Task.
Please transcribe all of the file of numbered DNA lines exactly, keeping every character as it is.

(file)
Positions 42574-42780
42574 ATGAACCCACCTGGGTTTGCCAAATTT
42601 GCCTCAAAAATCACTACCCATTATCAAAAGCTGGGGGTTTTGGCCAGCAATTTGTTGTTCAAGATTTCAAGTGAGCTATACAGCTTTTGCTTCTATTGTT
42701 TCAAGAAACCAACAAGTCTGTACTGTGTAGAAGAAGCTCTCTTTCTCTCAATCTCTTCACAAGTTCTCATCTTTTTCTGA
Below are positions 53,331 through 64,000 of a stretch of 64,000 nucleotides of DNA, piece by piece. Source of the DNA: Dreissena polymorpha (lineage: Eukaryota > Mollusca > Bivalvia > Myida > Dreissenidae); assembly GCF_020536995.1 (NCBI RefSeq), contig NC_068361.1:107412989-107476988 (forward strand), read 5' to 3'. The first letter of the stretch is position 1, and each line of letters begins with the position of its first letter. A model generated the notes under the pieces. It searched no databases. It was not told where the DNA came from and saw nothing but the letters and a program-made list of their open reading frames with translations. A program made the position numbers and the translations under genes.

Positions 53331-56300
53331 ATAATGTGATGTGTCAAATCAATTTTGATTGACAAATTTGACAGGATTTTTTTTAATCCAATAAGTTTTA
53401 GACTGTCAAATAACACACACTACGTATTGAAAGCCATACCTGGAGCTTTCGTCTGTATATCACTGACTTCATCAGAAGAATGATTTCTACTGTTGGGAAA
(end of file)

Positions 42574-42780
42574 ATGAACCCACCTGGGTTTGCCAAATTT
42601 GCCTCAAAAATCACTACCCATTATCAAAAGCTGGGGGTTTTGGCCAGCAATTTGTTGTTCAAGATTTCAAGTGAGCTATACAGCTTTTGCTTCTATTGTT
42701 TCAAGAAACCAACAAGTCTGTACTGTGTAGAAGAAGCTCTCTTTCTCTCAATCTCTTCACAAGTTCTCATCTTTTTCTGA
Below are positions 53,331 through 64,000 of a stretch of 64,000 nucleotides of DNA, piece by piece. Source of the DNA: Dreissena polymorpha (lineage: Eukaryota > Mollusca > Bivalvia > Myida > Dreissenidae); assembly GCF_020536995.1 (NCBI RefSeq), contig NC_068361.1:107412989-107476988 (forward strand), read 5' to 3'. The first letter of the stretch is position 1, and each line of letters begins with the position of its first letter. A model generated the notes under the pieces. It searched no databases. It was not told where the DNA came from and saw nothing but the letters and a program-made list of their open reading frames with translations. A program made the position numbers and the translations under genes.

Positions 53331-56300
53331 ATAATGTGATGTGTCAAATCAATTTTGATTGACAAATTTGACAGGATTTTTTTTAATCCAATAAGTTTTA
53401 GACTGTCAAATAACACACACTACGTATTGAAAGCCATACCTGGAGCTTTCGTCTGTATATCACTGACTTCATCAGAAGAATGATTTCTACTGTTGGGAAA